India Essay

1030 WordsApr 25, 20115 Pages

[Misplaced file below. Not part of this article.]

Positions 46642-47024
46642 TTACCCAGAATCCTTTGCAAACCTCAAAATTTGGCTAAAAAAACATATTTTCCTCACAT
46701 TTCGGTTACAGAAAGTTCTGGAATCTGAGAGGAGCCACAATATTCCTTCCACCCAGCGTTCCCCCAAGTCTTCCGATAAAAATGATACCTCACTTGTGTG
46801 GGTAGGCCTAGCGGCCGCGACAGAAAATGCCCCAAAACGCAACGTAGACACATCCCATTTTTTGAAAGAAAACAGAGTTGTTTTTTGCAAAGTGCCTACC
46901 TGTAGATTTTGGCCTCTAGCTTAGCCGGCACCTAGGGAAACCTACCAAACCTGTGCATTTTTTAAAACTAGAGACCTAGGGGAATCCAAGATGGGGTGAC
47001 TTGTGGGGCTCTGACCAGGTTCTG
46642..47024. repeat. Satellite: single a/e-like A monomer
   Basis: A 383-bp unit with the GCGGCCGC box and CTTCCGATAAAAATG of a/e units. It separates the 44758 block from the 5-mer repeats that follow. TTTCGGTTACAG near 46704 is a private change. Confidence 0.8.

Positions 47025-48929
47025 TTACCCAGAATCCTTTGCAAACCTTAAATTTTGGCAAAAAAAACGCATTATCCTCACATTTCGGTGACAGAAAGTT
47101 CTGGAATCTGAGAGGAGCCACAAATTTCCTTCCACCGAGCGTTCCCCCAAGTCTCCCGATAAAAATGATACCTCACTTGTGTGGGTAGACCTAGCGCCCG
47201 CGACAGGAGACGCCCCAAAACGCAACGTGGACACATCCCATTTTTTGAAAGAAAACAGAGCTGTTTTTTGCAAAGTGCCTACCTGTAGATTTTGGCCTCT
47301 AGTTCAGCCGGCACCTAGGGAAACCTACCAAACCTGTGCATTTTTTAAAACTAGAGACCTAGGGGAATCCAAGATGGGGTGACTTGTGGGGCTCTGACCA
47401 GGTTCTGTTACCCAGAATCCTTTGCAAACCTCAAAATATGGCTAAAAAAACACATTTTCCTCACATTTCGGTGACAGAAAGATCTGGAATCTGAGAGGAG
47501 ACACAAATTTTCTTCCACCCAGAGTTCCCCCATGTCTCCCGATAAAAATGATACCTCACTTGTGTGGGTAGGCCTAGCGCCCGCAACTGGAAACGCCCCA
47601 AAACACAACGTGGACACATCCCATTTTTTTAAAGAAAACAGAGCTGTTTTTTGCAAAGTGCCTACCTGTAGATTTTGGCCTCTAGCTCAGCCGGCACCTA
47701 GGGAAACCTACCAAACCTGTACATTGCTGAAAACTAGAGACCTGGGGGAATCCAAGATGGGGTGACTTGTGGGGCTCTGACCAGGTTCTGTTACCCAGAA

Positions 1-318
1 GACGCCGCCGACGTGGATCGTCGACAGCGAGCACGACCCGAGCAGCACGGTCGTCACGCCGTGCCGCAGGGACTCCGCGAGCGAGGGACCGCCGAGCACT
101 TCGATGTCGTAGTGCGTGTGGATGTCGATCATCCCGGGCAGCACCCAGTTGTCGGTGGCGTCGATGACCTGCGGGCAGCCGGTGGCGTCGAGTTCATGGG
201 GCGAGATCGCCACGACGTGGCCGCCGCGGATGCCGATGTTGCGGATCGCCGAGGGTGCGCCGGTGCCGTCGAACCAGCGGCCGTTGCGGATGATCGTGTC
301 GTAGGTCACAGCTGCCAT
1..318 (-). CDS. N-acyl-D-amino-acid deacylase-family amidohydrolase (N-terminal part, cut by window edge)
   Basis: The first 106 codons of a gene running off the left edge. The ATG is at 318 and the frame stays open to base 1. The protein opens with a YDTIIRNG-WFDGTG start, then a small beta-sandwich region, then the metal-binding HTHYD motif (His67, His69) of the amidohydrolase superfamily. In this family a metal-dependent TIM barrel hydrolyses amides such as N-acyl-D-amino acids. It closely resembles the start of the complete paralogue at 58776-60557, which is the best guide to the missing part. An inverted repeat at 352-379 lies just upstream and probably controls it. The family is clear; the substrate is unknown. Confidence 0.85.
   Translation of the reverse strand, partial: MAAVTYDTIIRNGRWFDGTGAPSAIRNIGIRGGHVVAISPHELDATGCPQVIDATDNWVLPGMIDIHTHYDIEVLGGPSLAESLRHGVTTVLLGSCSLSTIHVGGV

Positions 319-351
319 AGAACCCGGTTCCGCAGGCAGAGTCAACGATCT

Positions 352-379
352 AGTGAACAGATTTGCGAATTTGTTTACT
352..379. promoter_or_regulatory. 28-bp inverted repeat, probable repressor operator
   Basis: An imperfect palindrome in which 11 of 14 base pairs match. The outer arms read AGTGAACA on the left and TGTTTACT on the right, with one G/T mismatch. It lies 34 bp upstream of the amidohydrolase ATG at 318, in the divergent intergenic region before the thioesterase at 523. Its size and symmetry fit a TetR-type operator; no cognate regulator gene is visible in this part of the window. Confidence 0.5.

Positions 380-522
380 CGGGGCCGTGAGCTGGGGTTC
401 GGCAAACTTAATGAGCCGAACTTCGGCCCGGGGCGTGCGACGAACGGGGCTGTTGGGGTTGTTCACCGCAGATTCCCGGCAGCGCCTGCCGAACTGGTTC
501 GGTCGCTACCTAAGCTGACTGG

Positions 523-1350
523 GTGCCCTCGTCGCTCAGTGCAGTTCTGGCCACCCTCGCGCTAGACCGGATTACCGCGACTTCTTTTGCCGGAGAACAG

India’s Transformation Summary: India’s economic system after 1947 was a mixed economy consisting of a large number of state owned enterprises, centralized planning and subsidies. In addition, factors like production quotas and high tariffs on imports and labor laws were main barriers in the development of the private sector. The system didn’t seem to work in the democratic system of government and India’s growth development was stagnant; a fact substantiated by the country’s GDP capita and the percentage of its desperately poor. This sad state of events led to the government to employ an economic reform program in 1991 which started with the privatization of most state-owned businesses, permission of foreign ownership and investments, reduction of tariff on exports, and reduction of income tax. As a result of the reforms, the economy expanded at a rate of 6.3 percent per annum from 1994-2004 and further increased to 9 percent during 2005-2008. Despite the huge developments that occurred, a need for much more is required. However, attempts for further developments are restricted by political opposition, the prevailing government and the country’s laws. Questions & Answers 1. What kind of economic system did India operated under during 1947 to 1990? What kind of system is it moving toward today? What are the impediments to completing this transformation? During 1947 until the 1990s, India was operating under a mixed economic system comprising of a large number of state owned companies, centralized planning and subsidies. Due to the government’s inability to develop the economy under that system, India is now beginning to embrace a democratic economic system where privatization of most state-owned business occurred, foreign ownership and investments are allowed, tariff on exports is reduced, and income tax is also reduced. The main impediments of the complete

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